Right in the centre of Durrus village, sharing the premises of Ryan’s village shop, the ground floor of this welcoming restaurant is a family-friendly contemporary café serving good quality casual fare (smoked fish, meat or cheese platters, quiches, pizza, cakes) throughout the day, while stairs up to the first floor lead to a smartly appointed evening restaurant.
Here, in a long room with windows overlooking the street, well spaced polished tables are simply but promisingly set up with sea salt, butter and stainless steel water jugs.
There’s no written menu, everything is chalked up on a big blackboard – a system which may not be quite as convenient for customers, but it gives a sense of immediacy and is a welcome change from laminated menus that are so obviously built to last.
The choice is wide and, although there’s a strong emphasis on local produce, there’s a distinctly continental tone to the menu offering overall – an impression that is confirmed by the arrival of excellent breads and starters like chicory and Cashel Blue salad with walnuts and delicious paté with crostini (made with a lovely close-textured brown bread); while simple-sounding enough, they are dishes full of flavour and delivered with panache.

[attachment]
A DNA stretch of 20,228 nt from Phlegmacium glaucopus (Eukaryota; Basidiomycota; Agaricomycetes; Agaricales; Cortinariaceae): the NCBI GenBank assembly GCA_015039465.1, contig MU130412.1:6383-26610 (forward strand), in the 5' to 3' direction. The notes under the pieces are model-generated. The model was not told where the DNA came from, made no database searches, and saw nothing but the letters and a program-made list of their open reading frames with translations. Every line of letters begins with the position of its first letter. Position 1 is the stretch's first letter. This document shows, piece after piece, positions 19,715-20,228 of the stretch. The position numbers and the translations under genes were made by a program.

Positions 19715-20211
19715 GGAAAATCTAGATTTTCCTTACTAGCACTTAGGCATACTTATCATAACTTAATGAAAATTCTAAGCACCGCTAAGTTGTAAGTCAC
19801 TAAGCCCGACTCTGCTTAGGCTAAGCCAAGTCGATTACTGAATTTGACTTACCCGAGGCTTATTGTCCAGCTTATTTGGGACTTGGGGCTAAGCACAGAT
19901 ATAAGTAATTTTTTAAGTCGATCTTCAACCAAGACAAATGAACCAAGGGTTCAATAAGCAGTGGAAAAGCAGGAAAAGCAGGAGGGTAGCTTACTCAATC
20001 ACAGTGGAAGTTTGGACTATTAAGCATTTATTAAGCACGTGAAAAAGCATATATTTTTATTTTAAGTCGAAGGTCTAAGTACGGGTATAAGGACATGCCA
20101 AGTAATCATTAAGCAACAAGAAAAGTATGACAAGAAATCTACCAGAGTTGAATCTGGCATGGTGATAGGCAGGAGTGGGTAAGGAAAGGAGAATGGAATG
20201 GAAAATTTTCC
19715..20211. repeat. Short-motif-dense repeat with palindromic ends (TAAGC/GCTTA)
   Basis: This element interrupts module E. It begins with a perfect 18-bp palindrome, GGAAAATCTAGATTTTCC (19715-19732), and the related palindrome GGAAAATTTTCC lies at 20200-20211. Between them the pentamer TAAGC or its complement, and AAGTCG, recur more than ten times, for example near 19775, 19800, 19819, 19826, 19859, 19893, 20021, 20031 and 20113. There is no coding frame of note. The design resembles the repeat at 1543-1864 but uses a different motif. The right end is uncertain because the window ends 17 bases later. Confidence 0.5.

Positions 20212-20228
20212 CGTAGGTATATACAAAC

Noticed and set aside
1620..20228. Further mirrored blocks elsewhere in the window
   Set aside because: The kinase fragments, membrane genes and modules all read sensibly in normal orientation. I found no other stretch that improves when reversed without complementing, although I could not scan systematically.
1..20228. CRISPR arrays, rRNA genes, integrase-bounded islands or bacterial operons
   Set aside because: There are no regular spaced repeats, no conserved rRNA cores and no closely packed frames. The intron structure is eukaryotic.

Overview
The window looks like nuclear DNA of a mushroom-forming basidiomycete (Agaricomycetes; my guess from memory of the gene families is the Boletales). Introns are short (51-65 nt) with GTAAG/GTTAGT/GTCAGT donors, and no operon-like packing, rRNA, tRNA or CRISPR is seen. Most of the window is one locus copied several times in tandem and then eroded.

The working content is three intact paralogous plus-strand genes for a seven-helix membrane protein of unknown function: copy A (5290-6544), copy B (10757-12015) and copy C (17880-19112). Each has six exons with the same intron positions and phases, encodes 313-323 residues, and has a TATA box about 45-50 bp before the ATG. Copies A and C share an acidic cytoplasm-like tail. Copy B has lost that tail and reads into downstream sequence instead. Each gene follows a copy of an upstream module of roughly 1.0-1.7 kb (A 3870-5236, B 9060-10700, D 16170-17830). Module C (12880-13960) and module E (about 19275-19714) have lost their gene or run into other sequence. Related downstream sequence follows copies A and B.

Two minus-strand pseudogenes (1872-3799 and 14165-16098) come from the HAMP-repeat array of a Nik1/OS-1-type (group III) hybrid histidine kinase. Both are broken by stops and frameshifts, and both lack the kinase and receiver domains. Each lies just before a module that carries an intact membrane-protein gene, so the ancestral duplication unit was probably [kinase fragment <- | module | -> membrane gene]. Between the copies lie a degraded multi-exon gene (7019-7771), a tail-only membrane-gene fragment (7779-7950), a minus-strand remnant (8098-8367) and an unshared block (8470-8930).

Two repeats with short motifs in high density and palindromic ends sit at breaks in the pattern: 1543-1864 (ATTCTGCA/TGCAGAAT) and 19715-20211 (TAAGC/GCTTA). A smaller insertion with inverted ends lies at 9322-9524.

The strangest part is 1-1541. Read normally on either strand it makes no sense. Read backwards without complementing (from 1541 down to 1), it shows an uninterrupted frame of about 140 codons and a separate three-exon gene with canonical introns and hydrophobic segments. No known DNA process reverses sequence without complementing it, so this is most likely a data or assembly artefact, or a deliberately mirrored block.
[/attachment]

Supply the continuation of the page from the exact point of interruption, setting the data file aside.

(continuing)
Main courses will include local fish and seafood – perfectly cooked John Dory, perhaps – and excellent cooking and plenty of TLC give popular dishes the edge. Tender steaks, for example, can be memorable when served with a richly flavoured wine sauce, chips cooked to just the right degree of crispy golden brown, a leaf salad, and imaginative side vegetables cooked au point.
Finish with a classic dessert – typically lemon meringue pie, or a mousse cake – and very good coffee.
The wine list offers good value by the bottle and by the glass, and service is friendly and professional.
The Gateway gives real value as well as excellent food, making this a most enjoyable dining destination and a great asset to the area.